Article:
Skip to Content
Uncategorized

Twitter and Ambient Intimacy

How Evan Williams helped create the new social medium of microblogging.
November 15, 2007

Users of Twitter, a new social-networking tool, use the Web, mobile phones, and instant-messaging software to send and receive short, 140-character messages that answer the prompt, “What are you doing?” Launched in March, Twitter already has 500,000 users. Twitter encourages a new kind of social behavior that experts are calling presence–a shorthand for the idea that by using such tools, we can enjoy an intimate, “always on” virtual presence with our colleagues and friends.

Multimedia

  • Video: Twitter and Ambient Intimacy

Deep Dive

Uncategorized

Our best illustrations of 2022

Our artists’ thought-provoking, playful creations bring our stories to life, often saying more with an image than words ever could.

How CRISPR is making farmed animals bigger, stronger, and healthier

These gene-edited fish, pigs, and other animals could soon be on the menu.

The Download: the Saudi sci-fi megacity, and sleeping babies’ brains

This is today’s edition of The Download, our weekday newsletter that provides a daily dose of what’s going on in the world of technology. These exclusive satellite images show Saudi Arabia’s sci-fi megacity is well underway In early 2021, Crown Prince Mohammed bin Salman of Saudi Arabia announced The Line: a “civilizational revolution” that would house up…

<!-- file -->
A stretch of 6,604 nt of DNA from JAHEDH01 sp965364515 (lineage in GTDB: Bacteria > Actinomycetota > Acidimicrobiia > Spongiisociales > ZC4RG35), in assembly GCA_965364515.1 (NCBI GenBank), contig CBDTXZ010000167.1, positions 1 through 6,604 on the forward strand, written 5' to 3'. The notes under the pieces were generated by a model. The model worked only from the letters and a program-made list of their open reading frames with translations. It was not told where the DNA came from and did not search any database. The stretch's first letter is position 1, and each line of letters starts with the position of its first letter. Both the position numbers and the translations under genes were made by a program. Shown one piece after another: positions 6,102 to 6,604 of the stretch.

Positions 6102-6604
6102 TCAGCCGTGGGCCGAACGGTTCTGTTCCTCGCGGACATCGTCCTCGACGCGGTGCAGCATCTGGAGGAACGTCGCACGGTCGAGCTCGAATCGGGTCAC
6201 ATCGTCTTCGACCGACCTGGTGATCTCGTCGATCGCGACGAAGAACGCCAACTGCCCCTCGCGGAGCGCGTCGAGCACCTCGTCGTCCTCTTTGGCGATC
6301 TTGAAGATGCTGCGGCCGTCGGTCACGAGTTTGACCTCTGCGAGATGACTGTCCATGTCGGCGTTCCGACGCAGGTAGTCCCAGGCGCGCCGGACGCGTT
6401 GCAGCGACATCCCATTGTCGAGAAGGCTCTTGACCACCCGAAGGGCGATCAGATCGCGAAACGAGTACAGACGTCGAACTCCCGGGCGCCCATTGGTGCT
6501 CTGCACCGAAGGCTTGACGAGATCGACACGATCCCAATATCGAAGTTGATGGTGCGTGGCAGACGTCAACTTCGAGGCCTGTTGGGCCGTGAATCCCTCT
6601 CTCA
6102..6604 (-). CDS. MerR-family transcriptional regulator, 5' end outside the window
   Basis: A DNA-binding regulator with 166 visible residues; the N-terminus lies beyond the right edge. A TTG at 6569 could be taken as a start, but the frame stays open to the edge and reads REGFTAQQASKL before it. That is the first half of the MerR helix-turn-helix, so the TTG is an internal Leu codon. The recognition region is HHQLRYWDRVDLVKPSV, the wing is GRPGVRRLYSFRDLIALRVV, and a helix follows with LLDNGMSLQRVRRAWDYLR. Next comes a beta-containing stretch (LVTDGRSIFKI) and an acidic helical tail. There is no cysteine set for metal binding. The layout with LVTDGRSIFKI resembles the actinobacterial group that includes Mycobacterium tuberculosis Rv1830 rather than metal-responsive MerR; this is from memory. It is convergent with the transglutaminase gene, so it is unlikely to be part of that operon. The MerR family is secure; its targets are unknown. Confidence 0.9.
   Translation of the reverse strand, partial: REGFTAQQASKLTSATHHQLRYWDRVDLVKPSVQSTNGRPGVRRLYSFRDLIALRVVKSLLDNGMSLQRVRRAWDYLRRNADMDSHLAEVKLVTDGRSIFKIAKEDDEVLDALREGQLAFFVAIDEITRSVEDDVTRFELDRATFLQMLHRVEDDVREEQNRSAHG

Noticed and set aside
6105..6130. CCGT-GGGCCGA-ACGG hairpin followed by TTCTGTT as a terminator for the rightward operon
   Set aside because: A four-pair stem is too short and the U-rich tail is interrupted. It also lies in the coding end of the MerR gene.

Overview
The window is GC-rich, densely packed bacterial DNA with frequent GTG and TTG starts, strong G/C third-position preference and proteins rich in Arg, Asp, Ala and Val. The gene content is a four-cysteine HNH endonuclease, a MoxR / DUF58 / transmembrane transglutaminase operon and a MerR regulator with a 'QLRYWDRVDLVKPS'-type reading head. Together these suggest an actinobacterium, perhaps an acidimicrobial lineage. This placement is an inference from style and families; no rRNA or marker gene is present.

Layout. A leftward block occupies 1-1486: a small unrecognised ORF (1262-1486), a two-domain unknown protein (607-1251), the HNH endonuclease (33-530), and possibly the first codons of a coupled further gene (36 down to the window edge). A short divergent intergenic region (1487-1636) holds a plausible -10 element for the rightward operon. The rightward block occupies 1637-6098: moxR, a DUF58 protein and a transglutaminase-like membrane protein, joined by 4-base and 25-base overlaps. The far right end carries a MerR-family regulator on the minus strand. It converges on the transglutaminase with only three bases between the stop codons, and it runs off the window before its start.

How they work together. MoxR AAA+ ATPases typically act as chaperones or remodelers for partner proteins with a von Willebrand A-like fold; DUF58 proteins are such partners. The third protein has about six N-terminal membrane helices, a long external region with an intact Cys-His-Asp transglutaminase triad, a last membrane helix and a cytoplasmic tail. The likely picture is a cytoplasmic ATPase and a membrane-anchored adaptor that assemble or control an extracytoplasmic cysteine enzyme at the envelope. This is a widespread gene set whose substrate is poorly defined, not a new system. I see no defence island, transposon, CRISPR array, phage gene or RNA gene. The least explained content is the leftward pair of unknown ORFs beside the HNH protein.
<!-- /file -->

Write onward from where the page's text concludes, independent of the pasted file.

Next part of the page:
10 Breakthrough Technologies 2023

Every year, we pick the 10 technologies that matter the most right now. We look for advances that will have a big impact on our lives and break down why they matter.

Stay connected

Illustration by Rose Wong

Get the latest updates from
MIT Technology Review

Discover special offers, top stories, upcoming events, and more.

Thank you for submitting your email!

Explore more newsletters

It looks like something went wrong.

We’re having trouble saving your preferences. Try refreshing this page and updating them one more time. If you continue to get this message, reach out to us at customer-service@technologyreview.com with a list of newsletters you’d like to receive.